Background: For treatment of central nervous system infections caused by GNB, adequate cefepime concentrations are required in the cerebral spinal fluid (CSF) and brain. However, high plasma cefepime exposures have resulted in neurotoxicity. There is a need to understand the real-time pharmacokinetic (PK) relationship between plasma and CSF concentrations as serial CSF sampling is not regularly performed.
Methods: Male Sprague-Dawley rats received cefepime via an internal jugular vein catheter. A total daily dose of 150 mg/kg/day was administered as a single injection every 24 hours (h) for 4 days. Plasma samples (mean n=5 per rat) was obtained via a 2nd dedicated catheter, with up to 5 samples obtained on a single concentration time curve. CSF sampling occurred via an intracisternal catheter, with up to 2 samples taken every 24h. Cefepime in plasma and CSF was quantified via LC-MS/MS. PK analyses were conducted using Pmetrics for R. Multiple physiologic compartmental models were fit, with the ultimate model selected by Akaike score and rule of parsimony. Each rats concentrations were predicted from the final model, and predictive performance was evaluated with bias and imprecision of the population and Bayesian posterior prediction models. PK parameters were estimated, and PK exposures during the first 24h (i.e. AUC0-24, CMAX0-24, CMIN0-24) were calculated for each rat from Bayesian posteriors.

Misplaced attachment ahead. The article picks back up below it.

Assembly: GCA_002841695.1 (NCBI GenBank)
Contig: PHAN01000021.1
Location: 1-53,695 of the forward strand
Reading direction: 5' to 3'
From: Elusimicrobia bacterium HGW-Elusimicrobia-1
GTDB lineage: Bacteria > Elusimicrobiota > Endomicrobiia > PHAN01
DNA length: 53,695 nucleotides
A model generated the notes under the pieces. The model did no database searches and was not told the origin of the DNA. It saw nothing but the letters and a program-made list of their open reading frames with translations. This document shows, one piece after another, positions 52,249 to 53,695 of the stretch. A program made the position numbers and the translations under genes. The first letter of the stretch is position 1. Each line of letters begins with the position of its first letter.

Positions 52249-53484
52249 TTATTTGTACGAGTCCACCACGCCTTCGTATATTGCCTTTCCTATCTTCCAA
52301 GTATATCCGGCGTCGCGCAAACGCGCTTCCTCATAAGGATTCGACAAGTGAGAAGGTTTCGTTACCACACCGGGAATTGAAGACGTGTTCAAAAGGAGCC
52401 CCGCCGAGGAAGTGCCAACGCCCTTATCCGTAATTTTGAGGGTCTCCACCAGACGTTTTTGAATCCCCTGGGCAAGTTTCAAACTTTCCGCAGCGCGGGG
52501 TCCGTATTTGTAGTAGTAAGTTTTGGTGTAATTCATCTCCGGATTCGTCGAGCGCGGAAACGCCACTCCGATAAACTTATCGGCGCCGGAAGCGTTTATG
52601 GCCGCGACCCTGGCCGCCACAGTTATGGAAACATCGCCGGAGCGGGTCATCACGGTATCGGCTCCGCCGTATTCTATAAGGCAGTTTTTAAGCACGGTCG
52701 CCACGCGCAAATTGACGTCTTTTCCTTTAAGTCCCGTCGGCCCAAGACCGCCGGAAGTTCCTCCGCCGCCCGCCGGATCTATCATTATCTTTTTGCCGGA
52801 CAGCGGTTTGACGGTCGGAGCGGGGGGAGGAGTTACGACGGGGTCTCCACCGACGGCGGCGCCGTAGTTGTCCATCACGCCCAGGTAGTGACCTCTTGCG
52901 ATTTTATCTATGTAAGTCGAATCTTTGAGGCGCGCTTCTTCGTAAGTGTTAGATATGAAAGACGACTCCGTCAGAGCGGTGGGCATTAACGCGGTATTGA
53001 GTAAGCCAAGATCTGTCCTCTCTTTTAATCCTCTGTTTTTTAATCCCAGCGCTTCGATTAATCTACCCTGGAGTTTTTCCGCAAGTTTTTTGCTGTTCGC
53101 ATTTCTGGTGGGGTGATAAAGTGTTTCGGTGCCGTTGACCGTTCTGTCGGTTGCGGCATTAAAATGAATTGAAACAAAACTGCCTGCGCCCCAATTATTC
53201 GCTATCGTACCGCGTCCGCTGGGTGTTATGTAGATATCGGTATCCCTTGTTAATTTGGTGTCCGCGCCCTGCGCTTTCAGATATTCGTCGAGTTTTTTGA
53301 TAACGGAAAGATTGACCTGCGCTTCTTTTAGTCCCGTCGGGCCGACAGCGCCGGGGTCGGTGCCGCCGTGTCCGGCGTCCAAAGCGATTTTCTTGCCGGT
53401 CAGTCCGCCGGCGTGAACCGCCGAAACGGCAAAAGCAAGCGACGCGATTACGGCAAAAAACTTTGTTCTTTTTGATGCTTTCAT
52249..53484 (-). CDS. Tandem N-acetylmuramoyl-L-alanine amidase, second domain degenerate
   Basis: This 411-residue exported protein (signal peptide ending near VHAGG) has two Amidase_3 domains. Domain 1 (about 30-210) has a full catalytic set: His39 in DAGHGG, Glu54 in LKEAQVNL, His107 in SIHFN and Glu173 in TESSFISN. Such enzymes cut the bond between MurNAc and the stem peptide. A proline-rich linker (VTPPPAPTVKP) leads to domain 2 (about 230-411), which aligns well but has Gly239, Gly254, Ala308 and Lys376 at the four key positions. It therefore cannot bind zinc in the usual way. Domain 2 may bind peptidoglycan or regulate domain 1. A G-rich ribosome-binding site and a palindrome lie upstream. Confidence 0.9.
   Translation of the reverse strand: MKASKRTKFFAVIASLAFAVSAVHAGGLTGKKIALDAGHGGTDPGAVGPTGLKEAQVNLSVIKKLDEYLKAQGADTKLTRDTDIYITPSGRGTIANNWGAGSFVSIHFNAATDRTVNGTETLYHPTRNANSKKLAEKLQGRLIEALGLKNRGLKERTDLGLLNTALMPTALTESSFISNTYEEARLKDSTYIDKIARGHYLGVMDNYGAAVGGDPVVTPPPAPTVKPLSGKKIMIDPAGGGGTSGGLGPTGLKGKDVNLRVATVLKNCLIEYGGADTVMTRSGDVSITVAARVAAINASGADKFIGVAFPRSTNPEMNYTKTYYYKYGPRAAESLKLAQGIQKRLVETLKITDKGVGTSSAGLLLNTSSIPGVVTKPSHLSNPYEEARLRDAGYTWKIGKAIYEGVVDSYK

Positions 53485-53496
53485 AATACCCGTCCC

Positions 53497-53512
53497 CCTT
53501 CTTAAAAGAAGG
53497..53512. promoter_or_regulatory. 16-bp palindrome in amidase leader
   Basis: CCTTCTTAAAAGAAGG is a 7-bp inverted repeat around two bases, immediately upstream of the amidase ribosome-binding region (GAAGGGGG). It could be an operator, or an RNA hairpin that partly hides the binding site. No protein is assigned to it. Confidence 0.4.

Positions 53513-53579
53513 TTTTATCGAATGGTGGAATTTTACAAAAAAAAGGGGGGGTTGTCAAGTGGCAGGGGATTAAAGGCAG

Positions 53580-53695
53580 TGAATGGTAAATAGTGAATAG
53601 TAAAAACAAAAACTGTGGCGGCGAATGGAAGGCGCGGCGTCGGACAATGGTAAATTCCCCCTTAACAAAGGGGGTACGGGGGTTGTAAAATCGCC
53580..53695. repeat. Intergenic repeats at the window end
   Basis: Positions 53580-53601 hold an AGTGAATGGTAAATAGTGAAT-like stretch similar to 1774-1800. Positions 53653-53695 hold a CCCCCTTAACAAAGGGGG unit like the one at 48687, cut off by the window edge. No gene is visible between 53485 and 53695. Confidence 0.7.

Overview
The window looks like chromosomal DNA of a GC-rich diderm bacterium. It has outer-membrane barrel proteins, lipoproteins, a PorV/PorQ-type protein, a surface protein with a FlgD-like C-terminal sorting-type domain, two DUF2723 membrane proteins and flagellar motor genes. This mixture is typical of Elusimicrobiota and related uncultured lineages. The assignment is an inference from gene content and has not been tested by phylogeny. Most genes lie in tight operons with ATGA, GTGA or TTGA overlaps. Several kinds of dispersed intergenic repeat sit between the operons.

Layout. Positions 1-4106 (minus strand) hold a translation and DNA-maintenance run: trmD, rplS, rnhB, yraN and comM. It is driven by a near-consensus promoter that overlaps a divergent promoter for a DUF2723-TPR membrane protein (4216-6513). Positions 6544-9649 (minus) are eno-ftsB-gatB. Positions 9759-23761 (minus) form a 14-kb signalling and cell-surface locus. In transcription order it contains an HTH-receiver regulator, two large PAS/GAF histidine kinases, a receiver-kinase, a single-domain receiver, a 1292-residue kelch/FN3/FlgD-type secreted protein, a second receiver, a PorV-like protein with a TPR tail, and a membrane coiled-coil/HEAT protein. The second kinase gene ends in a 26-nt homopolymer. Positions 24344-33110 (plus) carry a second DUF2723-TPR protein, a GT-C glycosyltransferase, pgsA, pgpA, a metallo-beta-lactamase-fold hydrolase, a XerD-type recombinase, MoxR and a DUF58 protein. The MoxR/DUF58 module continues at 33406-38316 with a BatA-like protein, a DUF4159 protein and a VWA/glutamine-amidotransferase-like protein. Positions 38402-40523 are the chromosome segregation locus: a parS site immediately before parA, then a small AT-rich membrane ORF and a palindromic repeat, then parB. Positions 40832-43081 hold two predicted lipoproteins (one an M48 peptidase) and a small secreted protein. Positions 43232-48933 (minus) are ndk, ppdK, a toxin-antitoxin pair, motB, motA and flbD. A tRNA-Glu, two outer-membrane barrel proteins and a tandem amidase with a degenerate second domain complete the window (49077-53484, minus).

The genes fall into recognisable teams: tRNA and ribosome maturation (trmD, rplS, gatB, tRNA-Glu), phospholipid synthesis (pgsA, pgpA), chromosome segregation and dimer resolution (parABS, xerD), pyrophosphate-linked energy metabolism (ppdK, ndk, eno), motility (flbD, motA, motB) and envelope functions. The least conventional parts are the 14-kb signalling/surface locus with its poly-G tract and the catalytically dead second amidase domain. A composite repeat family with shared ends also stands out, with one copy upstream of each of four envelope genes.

Results: Eleven rats contributed PK data. A 3-compartment model fit the data well [Figure 1: Plasma, Population (a) and Bayesian (b); Figure 2: CSF, Population (a) and Bayesian (b)]. Population median parameter values (CV%) for rate constant (Ke), volume central compartment (V1), volume CSF compartment (V3), rate to/from central/peripheral compartment (KCP, KPC), rate to/from central/CSF compartment (K13, K31) were: 5.04 h-1 (43.4%), 0.069 L (39.24%), 0.28 h-1 (52.11%), 17.42 h-1 (34.83%), 0.32 h-1 (165.3), 0.31h-1 (79.89), respectively. Non-compartmental analysis of the Bayesian posteriors revealed a plasma median half-life, AUC0-24, CMAX0-24, and CMIN0-24 of 2.6 hrs,158.1 mg*h/L, 189.3 mg/L, and 0.0003 mg/L from the first dose.
Conclusion: Cefepime transit to the CSF is rapid and highly predictable in the rat model. This model will be highly useful for understanding neurotoxicity outcomes for cefepime.
Grant fund from Merck
G. Pais, None
M. Joshi, None
N. J. Rhodes, None
M. H. Scheetz, None